sible for the short-term outlook for         months ? How good are the prospects
  business profits to be satisfactory, for     for business profits? Is the return on
  business turnovers to be heavy, and for      invested capital likely to be better this
  employment to be high, even though           year than last? Is credit going to be
  the economy is suffering from a general      tight or easy? What are we getting
  malaise of low productive efficiency and     for our exports? Are savings bank
  of unsatisfactory standards of living.       deposits increasing? Are retail trade
  Business conditions, too, can be bol-        turnovers better this month than last?
  stered up in the short run by artificial     How are stocks moving? And so on.
  stimulants which, in the long run, may
  inflict serious harm on the economy.           All these indications, of course, are
  Or, again, a prosperous state of trade       important. But economic conditions
  and employment in a given country            are concerned with more fundamental

  Page 39
A DISTINCTION       with a       DIFFERENCE   (continued)

desiderata: Is the immediate prosperity        housing and motor-cars). Supplies of
soundly based ? Is it likely to be long-       basic goods such as coal, steel, power
continued? Or does it depend on for-           and cement have expanded notably ; the
tuitously favourable circumstances             shortages and bottlenecks of twelve
which could change rapidly for the             months ago have vanished and in some
worse? And if these favourable cir-            commodities surpluses have appeared.
cumstances should change, is the               The tempo of retail trading is fair to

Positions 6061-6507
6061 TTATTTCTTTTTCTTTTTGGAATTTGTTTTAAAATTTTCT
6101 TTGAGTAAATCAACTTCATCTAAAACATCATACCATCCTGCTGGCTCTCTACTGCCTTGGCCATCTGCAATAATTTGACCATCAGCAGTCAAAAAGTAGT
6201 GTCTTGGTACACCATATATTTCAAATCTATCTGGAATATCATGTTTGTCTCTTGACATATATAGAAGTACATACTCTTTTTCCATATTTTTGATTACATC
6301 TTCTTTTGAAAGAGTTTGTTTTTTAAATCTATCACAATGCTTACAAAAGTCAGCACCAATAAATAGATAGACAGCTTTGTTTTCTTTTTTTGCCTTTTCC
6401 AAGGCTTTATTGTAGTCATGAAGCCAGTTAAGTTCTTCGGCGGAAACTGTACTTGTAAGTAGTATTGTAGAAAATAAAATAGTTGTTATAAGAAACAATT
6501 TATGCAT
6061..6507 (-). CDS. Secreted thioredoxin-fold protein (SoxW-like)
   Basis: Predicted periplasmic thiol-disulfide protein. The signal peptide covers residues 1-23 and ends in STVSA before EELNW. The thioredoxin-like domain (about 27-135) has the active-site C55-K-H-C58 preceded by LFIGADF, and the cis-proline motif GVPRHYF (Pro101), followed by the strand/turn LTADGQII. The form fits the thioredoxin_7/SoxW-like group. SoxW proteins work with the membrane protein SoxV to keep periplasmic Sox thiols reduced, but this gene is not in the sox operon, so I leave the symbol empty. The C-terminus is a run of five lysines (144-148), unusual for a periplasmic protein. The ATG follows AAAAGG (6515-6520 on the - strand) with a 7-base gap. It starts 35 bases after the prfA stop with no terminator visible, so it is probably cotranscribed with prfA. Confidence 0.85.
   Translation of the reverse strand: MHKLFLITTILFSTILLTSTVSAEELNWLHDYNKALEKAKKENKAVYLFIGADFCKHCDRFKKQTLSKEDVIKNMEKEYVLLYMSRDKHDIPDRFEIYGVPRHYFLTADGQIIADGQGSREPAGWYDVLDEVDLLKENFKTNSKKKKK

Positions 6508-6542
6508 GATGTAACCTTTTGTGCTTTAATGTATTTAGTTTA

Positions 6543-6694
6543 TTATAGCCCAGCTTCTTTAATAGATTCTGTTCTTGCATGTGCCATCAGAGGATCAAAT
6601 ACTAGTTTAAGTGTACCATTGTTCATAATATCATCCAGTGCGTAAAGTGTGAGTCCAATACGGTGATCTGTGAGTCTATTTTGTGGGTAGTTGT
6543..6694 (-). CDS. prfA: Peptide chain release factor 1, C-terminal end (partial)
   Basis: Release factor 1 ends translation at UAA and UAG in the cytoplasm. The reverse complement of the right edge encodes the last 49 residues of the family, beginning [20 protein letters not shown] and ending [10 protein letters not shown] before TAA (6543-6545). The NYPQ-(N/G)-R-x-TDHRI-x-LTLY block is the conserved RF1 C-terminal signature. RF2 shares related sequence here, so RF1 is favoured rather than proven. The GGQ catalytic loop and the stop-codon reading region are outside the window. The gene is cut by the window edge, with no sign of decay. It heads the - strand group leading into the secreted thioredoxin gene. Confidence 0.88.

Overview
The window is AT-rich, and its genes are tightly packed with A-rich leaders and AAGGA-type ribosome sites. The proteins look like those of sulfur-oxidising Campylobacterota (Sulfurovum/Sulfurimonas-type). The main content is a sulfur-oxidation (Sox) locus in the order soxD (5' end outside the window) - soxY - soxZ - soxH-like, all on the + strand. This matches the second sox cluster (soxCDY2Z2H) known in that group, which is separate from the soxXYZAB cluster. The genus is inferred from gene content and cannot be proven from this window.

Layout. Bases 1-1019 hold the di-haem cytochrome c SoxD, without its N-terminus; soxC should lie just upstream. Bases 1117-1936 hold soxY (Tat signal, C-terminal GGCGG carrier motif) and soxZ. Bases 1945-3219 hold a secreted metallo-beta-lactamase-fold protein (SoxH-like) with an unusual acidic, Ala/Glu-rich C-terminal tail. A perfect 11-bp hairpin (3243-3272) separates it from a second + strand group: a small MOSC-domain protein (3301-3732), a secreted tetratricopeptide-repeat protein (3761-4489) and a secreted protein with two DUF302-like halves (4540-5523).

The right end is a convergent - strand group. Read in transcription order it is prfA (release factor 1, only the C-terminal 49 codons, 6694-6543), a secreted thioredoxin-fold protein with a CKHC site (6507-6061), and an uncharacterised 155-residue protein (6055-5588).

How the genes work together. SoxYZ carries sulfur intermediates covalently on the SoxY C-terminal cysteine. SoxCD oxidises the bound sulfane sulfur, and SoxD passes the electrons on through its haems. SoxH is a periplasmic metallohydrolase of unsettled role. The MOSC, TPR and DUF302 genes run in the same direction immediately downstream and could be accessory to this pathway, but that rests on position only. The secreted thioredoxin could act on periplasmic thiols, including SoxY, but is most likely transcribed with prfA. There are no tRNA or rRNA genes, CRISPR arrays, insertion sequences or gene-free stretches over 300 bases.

economy of the country well placed to          good—but not by any means exciting.
meet the new conditions ? Is- the level        The rampant inflation of 1952 seems,
of man-hour or man-year output satis-          for the moment at any rate, to have run
factory by overseas comparisons? How           its course and there are now hopes of
do costs compare ? If inflation has            reasonable price stability.
been checked and price stability
achieved, is the stability likely to be          The influences behind this improve-
maintained, or will inflation take over       ment are mainly three—the high level
again in the near future? Is it pos-          of export prices (much higher than
sible that serious deflation could set in ?   most people had hoped for) combined
Is there a sound balance between the          with greater volumes available for ex-
different forms of production?                port; the import cuts which have played
                                              a major part in the balance of pay-
  These are considerations to which           ments reversal and enabled businesses
surveys of business conditions some-          to correct the stock surpluses of last
times devote no more than a passing           year without grave financial embar-
glance. But they are basic to the cor-        rassment ; and the more realistic finan-
rect assessment of the true health of         cial policies pursued by the Common-
the economy.                                  wealth Government
                                                 All this is certainly grounds for satis-